This excellent question was raised in a comment to an earlier Jihadica piece. Since it probably interests a wider audience, I figured I should devote a separate post to it.
Most readers probably know that the word sahab means “clouds” and that it emerged as the name of al-Qaida’s media production company around 2002. But why would al-Qaida name the mouthpiece of global jihad after something as wishy-washy as a cloud?
The answer is that the word figures in a common epithet of God, namely مجري السحاب (mujri al-sahab) meaning “Mover of the Clouds”. The name usually features in the expression منزل الكتاب ومجري السحاب وهازم الأحزاب (munzil al-kitab wa mujri al-sahab wa hazim al-ahzab), “Revealer of the Holy Book, Mover of the clouds and Defeater of the clans”. This expression in turn occurs in a famous night prayer uttered by the Prophet Muhammad during one of his military expeditions.
As it happens, this is also the opening phrase of the 1998 Declaration of the World Islamic Front for Jihad against the Jews and the Crusaders . Bin Ladin must have been personally quite fond of this prayer, for it also appears in the 1996 Declaration of jihad against the Americans (see here, p. 140,), and at the very end of Bin Ladin’s December 1998 interview with al-Jazeera (see here, p. 176). It also appears in the letter left behind by the 9/11 hijackers (see here, p. 221).
With this in mind, the choice of al-Sahab as the name of al-Qaida’s media bureau makes perfect sense. The word goes back to the earliest days of Islam, evokes a difficult stage in the Prophet’s war against the infidels, echoes the opening of al-Qaida’s most important declaration, and suggests that the Almighty is behind the propaganda effort, since He is the “Mover of al-Sahab.” In my view it is a brilliant name.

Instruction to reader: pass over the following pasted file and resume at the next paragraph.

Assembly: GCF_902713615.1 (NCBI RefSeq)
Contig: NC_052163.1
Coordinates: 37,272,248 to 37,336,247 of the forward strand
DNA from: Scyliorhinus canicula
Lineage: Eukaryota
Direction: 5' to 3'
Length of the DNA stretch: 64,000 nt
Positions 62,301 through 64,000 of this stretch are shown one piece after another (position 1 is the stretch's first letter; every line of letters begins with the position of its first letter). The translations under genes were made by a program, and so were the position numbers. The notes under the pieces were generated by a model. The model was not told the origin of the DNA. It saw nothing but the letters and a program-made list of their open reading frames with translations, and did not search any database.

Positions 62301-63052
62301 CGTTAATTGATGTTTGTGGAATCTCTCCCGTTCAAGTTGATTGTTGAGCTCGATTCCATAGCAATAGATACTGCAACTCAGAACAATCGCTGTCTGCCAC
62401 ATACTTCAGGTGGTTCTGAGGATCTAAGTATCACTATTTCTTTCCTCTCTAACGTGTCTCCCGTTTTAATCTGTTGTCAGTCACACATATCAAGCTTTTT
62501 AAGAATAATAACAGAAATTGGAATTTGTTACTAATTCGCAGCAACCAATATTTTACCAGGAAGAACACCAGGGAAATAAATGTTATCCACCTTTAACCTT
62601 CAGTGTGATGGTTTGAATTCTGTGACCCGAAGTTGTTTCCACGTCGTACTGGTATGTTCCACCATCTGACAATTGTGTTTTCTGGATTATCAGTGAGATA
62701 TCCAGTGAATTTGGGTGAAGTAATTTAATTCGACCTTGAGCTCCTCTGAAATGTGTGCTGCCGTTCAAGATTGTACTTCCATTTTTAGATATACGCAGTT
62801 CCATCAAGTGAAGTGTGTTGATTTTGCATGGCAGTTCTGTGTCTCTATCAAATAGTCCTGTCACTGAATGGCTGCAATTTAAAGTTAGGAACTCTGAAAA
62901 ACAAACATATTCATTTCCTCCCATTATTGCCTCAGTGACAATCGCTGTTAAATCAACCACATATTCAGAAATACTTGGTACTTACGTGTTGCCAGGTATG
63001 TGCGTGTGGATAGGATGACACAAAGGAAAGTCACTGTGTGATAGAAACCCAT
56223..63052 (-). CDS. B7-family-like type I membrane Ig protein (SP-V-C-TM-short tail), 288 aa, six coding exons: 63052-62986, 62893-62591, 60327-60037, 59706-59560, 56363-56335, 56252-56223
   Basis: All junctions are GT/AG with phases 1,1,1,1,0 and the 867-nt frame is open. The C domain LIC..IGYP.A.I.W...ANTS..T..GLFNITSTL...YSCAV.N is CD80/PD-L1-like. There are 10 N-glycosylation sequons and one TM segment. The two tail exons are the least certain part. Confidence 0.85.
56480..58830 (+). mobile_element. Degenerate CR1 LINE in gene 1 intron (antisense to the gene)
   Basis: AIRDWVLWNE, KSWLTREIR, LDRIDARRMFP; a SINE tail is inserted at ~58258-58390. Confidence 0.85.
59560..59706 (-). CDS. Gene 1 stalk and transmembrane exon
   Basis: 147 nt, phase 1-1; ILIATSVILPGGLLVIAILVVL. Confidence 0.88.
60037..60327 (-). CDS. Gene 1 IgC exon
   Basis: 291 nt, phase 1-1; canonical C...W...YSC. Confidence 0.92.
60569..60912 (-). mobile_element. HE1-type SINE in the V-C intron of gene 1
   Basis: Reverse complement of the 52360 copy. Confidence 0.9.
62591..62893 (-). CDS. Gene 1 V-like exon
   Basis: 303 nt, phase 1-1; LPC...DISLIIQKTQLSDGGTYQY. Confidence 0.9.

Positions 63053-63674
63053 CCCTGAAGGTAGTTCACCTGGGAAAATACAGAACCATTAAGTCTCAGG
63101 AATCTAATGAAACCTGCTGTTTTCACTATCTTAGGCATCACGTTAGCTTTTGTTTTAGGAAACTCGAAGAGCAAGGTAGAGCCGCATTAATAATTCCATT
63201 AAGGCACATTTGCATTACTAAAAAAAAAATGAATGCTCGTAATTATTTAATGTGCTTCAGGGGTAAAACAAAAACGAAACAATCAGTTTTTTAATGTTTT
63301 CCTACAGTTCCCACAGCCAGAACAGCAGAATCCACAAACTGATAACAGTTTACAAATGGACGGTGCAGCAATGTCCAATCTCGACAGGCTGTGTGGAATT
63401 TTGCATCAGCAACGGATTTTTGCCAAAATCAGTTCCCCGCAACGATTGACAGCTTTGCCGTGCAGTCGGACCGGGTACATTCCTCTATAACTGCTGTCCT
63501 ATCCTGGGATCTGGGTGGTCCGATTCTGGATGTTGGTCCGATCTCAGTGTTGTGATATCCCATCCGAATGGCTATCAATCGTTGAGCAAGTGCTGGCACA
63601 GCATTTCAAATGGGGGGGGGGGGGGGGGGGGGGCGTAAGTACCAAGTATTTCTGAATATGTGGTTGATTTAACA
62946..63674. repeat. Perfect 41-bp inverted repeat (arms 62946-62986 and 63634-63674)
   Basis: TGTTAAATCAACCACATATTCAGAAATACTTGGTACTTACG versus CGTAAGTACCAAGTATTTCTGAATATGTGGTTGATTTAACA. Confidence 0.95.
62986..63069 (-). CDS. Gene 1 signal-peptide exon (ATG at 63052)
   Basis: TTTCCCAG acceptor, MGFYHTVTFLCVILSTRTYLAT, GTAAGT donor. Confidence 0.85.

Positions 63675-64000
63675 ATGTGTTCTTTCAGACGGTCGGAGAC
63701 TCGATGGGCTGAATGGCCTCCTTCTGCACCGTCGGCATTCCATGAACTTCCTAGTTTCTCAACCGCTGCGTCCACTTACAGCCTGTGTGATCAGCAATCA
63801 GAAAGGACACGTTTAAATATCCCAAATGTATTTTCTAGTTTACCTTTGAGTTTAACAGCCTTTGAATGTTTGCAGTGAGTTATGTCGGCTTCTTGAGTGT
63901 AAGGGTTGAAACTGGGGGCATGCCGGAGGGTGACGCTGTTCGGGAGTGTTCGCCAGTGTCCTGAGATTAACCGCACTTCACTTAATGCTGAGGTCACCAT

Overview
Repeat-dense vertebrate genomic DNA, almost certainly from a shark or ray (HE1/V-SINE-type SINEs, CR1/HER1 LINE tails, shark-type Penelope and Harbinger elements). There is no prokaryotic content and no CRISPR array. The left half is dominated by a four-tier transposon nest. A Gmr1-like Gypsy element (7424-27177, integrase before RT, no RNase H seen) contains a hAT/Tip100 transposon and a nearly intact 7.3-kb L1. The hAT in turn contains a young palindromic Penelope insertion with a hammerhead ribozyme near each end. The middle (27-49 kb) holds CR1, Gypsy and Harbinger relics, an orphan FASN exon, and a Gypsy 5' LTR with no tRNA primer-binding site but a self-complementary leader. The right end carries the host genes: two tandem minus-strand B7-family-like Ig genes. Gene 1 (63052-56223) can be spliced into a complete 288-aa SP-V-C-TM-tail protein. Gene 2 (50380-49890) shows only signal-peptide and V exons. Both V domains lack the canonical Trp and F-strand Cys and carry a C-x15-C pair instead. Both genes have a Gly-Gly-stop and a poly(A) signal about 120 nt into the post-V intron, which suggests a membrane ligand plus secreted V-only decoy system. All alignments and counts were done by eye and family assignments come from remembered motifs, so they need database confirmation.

I should mention that I haven’t seen this particular explanation in al-Qaida’s own publications (or anywhere else), but I am convinced I am on the right track. I welcome any alternative readings or additional insights from our readers. I would be particularly interested in hearing from the Islamologists among you about the connotations and classical use of the abovementioned prayer. Out of all the prayers uttered by the Prophet, why did Bin Ladin like this particular one?
Another issue for discussion concerns the precise circumstances of the foundation of al-Sahab. When and by whom exactly was it founded, and what was its first declaration? The accounts that I have seen and heard all provide different answers. I might post on this later if time allows.